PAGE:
What Is Hobbing?
Hobbing is a type of metalworking process that falls under the category of machining—using a machine to remove material from a workpiece to achieve the desired shape. Hobbing is used primarily for cutting grooves that form teeth in gears and sprockets and the splines on drive shafts. The cutter used in the process is called a hob, while the machine tool itself is generally referred to as a hobbing machine, a gear hobbing machine, or simply as a hobber.
A hob somewhat resembles a metal pinecone, being a cylinder with a screw-like helical ridge running around it from top to bottom, and the ridge divided into cutting teeth by a series of straight flutes or channels that are cut into it at intervals around the diameter of the tool.
The How of Hobbing
A gear hobbing machine is a fully automated device that utilizes two spindles with an adjustable angle between them. One spindle holds the hob, while the other holds the workpiece. Both spindles rotate continuously at specific speeds at the set angle so that the hob can make a series of cuts into a blank to designated depths to produce the desired gear or other part.
Gear hobbing can be used to make a wide variety of gears and gear-like parts, including:
There are three classifications of gear hobbing based on the direction that the hob feeds during the process:
To visualize the three types of feeds, picture the gear blank lying flat as a disc on a surface in front of you, with the center of the gear—the axis around which the gear will turn—pointing up and down. If the hob is to the left of the gear blank, then the three feed movements are as follows: axial feeding moves the hob from top to bottom against the left side of the blank; radial feeding moves the hob directly into the side of the blank from the left; tangential feeding moves the hob towards you across the left side of the blank from the back to the front.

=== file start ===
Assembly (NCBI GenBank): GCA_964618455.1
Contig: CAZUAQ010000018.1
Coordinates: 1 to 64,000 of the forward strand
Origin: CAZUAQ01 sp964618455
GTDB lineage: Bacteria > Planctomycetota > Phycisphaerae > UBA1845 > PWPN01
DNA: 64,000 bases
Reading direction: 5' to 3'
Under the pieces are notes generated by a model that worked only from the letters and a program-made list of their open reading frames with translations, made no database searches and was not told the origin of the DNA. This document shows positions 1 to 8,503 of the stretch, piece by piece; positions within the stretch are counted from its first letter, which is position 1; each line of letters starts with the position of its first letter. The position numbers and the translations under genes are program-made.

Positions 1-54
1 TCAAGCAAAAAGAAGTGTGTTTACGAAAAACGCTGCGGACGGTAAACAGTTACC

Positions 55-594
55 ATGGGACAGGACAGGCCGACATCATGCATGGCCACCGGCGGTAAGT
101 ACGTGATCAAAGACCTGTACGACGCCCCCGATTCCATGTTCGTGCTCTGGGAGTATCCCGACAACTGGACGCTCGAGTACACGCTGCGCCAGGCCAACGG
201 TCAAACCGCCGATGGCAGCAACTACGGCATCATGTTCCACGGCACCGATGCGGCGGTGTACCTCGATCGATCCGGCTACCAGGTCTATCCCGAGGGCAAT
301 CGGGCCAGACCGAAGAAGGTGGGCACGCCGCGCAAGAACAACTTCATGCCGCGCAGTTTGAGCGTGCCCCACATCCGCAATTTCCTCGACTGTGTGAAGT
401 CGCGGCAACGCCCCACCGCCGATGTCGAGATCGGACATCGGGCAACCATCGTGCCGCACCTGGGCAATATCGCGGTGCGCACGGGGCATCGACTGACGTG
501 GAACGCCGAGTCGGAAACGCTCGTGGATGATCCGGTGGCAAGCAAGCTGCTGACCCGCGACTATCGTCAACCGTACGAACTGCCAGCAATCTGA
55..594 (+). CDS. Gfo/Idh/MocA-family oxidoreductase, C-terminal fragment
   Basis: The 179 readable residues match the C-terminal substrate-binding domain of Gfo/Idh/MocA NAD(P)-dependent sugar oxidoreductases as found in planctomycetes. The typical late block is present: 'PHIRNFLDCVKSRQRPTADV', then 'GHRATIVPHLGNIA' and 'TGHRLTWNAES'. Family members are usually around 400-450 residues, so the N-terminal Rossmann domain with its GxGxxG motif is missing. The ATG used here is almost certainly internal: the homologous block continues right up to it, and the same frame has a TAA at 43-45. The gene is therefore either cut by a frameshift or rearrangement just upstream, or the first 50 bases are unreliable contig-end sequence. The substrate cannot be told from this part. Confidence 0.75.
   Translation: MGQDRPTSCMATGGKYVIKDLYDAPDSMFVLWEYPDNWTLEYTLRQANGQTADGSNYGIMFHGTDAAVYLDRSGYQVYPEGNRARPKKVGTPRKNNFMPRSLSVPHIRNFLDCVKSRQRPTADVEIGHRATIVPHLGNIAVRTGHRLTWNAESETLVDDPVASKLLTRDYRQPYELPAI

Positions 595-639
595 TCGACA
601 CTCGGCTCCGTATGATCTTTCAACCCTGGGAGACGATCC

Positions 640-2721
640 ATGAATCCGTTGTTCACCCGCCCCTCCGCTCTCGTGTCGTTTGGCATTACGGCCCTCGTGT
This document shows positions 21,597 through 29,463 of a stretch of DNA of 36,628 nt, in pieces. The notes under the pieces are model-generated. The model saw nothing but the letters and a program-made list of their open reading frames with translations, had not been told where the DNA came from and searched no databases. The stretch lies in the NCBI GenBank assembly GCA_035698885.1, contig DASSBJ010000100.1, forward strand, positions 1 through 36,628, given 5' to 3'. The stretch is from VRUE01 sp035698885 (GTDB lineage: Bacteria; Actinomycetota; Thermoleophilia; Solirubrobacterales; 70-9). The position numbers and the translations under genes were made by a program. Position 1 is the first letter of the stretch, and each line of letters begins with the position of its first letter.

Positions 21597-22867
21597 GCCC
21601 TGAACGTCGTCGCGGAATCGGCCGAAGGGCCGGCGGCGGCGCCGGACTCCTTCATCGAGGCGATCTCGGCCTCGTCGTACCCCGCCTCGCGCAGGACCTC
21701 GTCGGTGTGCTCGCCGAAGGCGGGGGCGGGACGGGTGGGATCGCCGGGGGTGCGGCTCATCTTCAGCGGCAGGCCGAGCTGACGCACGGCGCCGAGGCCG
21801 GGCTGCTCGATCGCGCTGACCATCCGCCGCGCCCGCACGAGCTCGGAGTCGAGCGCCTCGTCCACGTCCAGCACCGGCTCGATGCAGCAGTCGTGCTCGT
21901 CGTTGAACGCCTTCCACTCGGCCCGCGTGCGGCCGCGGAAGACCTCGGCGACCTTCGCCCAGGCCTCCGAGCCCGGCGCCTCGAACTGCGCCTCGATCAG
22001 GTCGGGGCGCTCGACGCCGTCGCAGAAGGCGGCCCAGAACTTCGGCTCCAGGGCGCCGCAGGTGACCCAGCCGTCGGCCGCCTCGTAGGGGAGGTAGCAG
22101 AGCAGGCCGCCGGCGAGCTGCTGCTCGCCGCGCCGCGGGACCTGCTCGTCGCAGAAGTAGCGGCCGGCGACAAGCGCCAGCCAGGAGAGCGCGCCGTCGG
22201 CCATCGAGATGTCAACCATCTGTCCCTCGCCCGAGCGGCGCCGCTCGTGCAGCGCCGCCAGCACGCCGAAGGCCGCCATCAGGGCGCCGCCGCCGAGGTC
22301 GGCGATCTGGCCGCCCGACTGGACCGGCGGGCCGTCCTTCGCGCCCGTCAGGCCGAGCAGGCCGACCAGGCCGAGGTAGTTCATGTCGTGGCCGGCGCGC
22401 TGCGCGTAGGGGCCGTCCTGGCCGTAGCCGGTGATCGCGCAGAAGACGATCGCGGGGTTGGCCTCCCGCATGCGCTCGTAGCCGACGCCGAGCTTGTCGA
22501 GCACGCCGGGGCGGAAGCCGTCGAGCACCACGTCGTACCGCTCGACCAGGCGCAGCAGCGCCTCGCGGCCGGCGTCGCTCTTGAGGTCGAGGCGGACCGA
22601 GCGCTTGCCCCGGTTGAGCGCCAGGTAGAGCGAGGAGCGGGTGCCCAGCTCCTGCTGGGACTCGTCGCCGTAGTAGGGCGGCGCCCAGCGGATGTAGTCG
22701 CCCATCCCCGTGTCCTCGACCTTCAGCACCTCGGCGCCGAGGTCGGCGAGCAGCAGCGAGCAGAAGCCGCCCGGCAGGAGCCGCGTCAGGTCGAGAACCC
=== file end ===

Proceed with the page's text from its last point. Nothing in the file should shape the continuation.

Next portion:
A History of Hobbing
The production of gears dates to at least the 4th century BC, but the methods for producing them have varied over the centuries. The earliest gears were made of wood and carved by hand with knives, saws, awls and/or files. When metal started to be used for gears it was shaped by file or by forge, but over the centuries other manufacturing techniques were developed that could be used in gear making, such as grinding, broaching, milling, and extrusion.
In our day, the most widely used gear-cutting process is hobbing. The modern hobbing machine can be traced to December 6, 1856, when Englishman Christian Schiele filed a petition at the Office of the Commissioners of Patents for his invention of “Certain Improvements in Machinery or Apparatus for Cutting Nuts, Screws or Bolts, and Toothed Wheels.”
While technology has advanced in the nearly two centuries since Schiele developed his mechanism, his proposed hobbing process for cutting “toothed wheels” (spur gears) is essentially the same that is used by modern metalworkers today.
Advantages of Hobbing in Gear Cutting
While there are certain limitations to gear hobbing—inward facing gears and certain tooth profiles cannot be hobbed—it is generally regarded as an efficient method when compared to other gear forming processes. Gear hobbing can be considered:
Now the Gears Are Turning
As laser cutting and 3D printing technologies advance, better and faster ways of producing accurate gears may well be found, but the time-honored tradition of gear hobbing will likely never completely disappear. Christian Schiele’s genius in inventing the gear hobber has never been equaled by any other type of machining process, so, as long as there is a need for gears to be put in motion, there will be a need for the esteemed gear hobbing machine.